Getting Serious about Information Sharing for Cybersecurity

Our cybersecurity in large part depends on the strength of the weakest part of a network.  So, it is critical that the private sector, federal, state and local governments, and communities work together to build up our cyber security. Today’s announcement by the Department of Justice and the Federal Trade Commission that they have issued guidance to clarify that cybersecurity information can be shared with competitors without violating antitrust law – long a perceived barrier to effective cybersecurity – is so important. These two agencies, together charged with enforcing our antitrust laws, have made clear today that they do not believe “that antitrust is – or should be – a roadblock to legitimate cybersecurity information sharing.”

We know sharing threat information is critical to effective cybersecurity.  Indeed, reducing barriers to information sharing is a key element of this Administration’s strategy to improve the nation’s cybersecurity, and we are aggressively pursuing these efforts through both executive action and legislation.  Today’s announcement makes clear that when companies identify a threat, they can share information on that threat with other companies and help thwart an attacker’s plans across an entire industry.

We know many companies are already sharing information on cyber threats with each other and with the government through programs that preserve the privacy of Americans, maintain appropriate constraints on government access to private information, and do not lead to anti-competitive practices. 

For example, during the denial-of-service attacks that targeted the websites of many leading U.S. banks over the last few years, the Financial Services Information Sharing and Analysis Center brought these banks together to exchange information with each other and with the Federal government.  That information helped companies manage the attacks.

Non-profit information sharing organizations such as Boston’s Advanced Cybersecurity Center, the Bay Area Security Council, and ChicagoFirst have shown value in building smaller trust networks across sectors in metropolitan areas. And many for-profit information sharing organizations are also stepping into the game.

We will continue to work with our partners in industry to encourage the development of a network of information sharing partnerships and to identify actions we can take to further reduce barriers to information sharing.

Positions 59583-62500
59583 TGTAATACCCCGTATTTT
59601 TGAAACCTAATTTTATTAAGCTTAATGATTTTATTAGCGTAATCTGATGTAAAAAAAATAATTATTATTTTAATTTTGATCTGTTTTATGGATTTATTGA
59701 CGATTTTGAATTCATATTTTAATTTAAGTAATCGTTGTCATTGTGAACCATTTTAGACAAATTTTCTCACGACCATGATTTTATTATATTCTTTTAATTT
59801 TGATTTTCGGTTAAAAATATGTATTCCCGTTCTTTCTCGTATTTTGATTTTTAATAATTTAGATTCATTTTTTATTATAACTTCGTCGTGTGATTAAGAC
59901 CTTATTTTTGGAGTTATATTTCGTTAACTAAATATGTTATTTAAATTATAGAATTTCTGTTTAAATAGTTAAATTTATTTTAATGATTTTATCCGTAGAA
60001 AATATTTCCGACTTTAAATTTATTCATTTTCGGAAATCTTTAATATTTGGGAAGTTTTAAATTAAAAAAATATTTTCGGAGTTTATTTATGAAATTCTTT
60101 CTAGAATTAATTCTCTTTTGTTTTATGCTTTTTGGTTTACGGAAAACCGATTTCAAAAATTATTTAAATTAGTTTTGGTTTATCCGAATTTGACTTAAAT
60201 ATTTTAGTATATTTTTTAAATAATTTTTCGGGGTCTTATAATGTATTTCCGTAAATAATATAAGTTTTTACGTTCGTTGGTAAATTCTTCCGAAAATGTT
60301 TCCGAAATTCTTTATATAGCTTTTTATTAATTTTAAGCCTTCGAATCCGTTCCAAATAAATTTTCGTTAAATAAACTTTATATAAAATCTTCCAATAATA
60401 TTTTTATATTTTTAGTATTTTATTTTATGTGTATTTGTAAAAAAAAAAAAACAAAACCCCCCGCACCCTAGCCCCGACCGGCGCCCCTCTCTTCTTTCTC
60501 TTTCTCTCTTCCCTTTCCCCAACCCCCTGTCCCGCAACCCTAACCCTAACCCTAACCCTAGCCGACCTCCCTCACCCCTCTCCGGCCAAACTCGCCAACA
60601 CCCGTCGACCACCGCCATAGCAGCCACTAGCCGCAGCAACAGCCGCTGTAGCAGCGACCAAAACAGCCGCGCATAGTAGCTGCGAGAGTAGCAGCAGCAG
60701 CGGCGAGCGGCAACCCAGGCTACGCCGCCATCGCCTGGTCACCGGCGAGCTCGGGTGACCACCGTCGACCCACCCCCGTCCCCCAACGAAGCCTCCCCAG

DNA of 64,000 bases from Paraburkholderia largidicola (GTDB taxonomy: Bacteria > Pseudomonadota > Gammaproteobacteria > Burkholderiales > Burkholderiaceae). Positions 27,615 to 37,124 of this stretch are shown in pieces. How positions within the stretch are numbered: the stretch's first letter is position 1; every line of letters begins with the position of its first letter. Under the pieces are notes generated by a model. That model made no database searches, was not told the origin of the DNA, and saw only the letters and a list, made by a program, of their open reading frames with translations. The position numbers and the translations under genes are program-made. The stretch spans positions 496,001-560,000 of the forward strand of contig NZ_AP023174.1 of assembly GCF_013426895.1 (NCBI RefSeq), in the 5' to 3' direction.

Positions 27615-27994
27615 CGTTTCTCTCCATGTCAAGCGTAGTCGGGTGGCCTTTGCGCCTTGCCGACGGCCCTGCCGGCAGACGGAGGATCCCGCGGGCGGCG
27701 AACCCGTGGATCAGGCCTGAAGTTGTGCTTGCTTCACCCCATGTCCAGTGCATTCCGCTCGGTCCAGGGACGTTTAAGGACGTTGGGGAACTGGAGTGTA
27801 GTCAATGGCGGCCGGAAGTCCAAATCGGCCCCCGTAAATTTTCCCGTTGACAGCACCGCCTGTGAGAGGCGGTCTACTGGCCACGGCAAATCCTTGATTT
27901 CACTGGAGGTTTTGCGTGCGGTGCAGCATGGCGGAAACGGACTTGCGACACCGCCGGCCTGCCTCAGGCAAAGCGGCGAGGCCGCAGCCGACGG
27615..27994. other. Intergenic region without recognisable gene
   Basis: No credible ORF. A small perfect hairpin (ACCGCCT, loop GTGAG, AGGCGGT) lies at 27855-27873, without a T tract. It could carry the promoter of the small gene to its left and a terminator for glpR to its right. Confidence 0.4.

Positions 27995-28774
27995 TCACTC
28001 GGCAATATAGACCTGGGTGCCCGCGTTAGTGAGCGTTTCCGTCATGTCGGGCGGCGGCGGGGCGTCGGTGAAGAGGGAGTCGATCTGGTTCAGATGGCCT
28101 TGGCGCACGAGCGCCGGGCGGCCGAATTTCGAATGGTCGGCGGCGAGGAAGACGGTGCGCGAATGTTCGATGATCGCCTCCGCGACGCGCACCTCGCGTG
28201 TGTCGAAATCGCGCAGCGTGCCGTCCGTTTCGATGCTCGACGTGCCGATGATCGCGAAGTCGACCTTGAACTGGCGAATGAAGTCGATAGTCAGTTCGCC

While the Administration works to expand the sharing of cybersecurity information through executive action, we will work with Congress to carefully update laws to further facilitate cybersecurity information sharing while preserving the rights of individuals. We can and should increase information sharing while working in partnership with companies and organizations to secure their networks and protecting the privacy of their customers.

We also will continue to work to address the concerns our private sector partners have raised that the government should share more of its own information, so that companies could better protect themselves.

Last year, the President’s Executive Order on Improving Critical Infrastructure Cybersecurity opened up a Defense Department program created to protect the defense sector to companies across all 16 critical infrastructure sectors of the economy. The program, Enhanced Cybersecurity Services, gives participating commercial security providers access to the classified signatures that are used to protect the government’s own networks.    

The President also required federal agencies to promptly notify victims or targets of malicious cyber activity. We have already made thousands of such notifications. And we are working to increase the volume, timeliness, and utility of the information we share.

Our goal is for the government to be a reliable information sharing partner, but only one of many. Companies that are targeted by criminals and nation state actors should establish information sharing channels with the National Cybersecurity & Communications Integration Center at the Department of Homeland Security, law enforcement agencies such as the FBI and Secret Service, and with other relevant agencies; however, they should also build information sharing relationships with private sector partners and organizations.

In today’s networked world, a cyber threat to one is really a cyber threat to all. This is why steps such as today’s announcement by the Department of Justice and the Federal Trade Commission that can encourage more information sharing are key to building up our collective cybersecurity. Companies should assess whether the remaining risks they perceive for engaging in legitimate information sharing are greater than those they face for failing to protect their customer data, their intellectual property, and their business operations from the growing cyber threats to them.

Michael Daniel is the White House Cybersecurity Coordinator
Related Topics: Cybersecurity, Foreign Policy
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